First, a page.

"What advantage does that have on Nigerians? The private sector should be involved in what will actually help the society. Please what happened to Nigerian Idol? These things will actually encourage youths by boosting our talents."


The government should provide more opportunities for young people to develop their skills which in turn leverages them to more job opportunities for their teeming population.


Speaking at the event, Commissioner of Education, Lagos State, Mrs Folashade Adefisayo, said, "Every child is a leader. Often, I tell them not to wait till tomorrow to be the leader because leadership starts now."


Adefisayo said that, the government of Lagos State wants to have a look at the infrastructure and work towards repairing many schools in the state.  "We know that many of the schools are in a dilapidated state, the governor is working towards that."

The commissioner also said the state is going to invest on recruitment of teachers, the process is ongoing, stressing that many schools in the state don't have enough teachers. "So we are going to train new teachers and keep on training the previous teachers as well."

She added that the school’s curriculum will also be looked at to know exactly what the students are learning as the focus will be on the technical knowledge, values and character-based education.

Stressing that the state will ensure that the schools are of good standard, she observed that the resources of the state cannot serve the purpose. She therefore called on partners to assist the state in achieving this.

Also speaking, UNICEF Officer in Charge of Lagos State Field Office, Muhammad Okorie, said "We are happy at UNICEF that the Convention on the Right of the Child is 30 years, so we are celebrating that and then in the midst of the celebration we have this opportunity where young people have been empowered to speak on issues concerning them.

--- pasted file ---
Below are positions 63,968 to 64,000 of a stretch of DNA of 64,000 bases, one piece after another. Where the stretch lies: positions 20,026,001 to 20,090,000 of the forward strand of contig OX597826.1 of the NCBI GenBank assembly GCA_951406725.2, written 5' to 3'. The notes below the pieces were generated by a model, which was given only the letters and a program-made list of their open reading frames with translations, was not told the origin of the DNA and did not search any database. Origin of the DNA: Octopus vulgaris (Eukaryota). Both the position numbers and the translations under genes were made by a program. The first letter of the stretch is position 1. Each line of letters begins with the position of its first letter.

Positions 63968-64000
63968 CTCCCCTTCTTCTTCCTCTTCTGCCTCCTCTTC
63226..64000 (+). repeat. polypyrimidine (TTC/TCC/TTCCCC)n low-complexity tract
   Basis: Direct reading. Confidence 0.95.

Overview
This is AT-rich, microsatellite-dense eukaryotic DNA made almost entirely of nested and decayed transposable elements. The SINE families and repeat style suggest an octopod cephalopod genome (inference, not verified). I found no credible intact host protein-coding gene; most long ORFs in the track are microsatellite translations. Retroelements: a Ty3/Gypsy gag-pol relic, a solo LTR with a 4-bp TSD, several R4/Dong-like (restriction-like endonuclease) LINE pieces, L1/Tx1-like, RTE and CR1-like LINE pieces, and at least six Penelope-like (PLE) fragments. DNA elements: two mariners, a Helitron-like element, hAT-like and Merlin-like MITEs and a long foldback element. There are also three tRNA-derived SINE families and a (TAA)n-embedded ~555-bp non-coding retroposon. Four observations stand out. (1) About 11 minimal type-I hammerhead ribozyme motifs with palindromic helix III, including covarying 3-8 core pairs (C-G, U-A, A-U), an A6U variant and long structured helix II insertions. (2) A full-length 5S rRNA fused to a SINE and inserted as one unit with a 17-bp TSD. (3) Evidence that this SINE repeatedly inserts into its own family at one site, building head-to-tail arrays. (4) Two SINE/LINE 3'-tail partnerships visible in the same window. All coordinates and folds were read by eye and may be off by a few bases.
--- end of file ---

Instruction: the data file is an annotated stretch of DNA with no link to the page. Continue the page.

"Young people are here today to tell us issues as they affect them and then also proffer solutions because the world we live today is different from the world we lived yesterday or the ones our grandparents lived.

"Children are very informed now, the technological advancement and everything happening around us has really empowered children to the extent that they can actually take decisions that affect themselves. They know issues the way they are and is no longer the time the older generation should think they know better in the issues that affects children.

"The children has told us how they feel about the healthcare delivery in Nigeria, education situation in Nigeria, employability and skills. These are the three key areas they have discussed. The children has told us how the issues are, what they feel about them and their own suggestion on omnibus we can make things better.